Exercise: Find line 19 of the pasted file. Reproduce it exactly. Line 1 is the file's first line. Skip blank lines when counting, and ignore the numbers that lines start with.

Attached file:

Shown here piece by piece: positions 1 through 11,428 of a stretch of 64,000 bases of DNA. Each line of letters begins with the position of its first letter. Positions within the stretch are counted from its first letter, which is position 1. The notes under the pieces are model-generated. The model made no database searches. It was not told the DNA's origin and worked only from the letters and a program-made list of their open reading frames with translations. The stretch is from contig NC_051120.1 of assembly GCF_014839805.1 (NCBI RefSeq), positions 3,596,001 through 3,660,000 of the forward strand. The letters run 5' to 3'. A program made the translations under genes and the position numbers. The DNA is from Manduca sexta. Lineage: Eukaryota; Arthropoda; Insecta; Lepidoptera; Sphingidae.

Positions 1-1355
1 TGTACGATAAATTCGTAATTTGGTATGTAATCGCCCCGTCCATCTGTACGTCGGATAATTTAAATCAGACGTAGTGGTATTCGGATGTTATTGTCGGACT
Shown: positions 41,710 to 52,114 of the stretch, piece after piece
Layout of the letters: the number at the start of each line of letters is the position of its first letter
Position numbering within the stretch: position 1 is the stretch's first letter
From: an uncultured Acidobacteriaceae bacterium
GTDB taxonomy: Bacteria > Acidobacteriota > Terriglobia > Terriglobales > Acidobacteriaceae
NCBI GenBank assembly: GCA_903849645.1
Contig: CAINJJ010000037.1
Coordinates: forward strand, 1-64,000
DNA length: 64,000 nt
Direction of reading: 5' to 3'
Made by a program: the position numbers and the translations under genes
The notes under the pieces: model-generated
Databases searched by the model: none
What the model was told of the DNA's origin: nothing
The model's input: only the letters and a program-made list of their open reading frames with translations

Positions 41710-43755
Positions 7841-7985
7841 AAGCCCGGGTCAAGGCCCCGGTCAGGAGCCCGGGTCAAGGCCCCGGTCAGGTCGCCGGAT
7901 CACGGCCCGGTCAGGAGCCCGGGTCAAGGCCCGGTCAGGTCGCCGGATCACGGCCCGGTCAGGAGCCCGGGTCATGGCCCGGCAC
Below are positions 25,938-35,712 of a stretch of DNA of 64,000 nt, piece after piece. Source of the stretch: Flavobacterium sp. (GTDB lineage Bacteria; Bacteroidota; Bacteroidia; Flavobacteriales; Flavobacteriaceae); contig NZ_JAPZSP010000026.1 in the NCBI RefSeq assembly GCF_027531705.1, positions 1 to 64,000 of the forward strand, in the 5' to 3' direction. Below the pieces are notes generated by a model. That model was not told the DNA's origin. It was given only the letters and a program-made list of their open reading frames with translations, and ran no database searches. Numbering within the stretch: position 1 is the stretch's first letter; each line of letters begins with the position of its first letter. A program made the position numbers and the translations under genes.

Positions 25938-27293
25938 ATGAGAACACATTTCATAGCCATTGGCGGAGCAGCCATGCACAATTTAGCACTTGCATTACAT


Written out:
Positions 41710-43755